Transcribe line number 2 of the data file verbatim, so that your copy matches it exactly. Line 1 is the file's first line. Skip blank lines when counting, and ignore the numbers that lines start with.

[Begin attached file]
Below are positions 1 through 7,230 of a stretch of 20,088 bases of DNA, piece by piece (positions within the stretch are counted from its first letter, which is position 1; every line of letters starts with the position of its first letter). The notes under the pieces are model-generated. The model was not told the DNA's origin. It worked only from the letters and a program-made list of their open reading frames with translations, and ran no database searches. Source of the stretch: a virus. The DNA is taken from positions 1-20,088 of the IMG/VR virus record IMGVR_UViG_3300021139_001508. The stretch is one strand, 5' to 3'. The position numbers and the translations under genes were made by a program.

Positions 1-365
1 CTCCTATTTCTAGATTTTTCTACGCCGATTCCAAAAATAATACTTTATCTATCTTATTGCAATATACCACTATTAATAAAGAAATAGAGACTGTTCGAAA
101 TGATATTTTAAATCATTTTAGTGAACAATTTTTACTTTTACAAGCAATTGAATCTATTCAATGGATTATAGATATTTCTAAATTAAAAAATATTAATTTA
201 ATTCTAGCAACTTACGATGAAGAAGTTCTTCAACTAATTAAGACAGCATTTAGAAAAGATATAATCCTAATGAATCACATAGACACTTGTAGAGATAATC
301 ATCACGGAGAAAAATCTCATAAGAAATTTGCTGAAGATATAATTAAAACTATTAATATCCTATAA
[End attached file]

Positions 1-365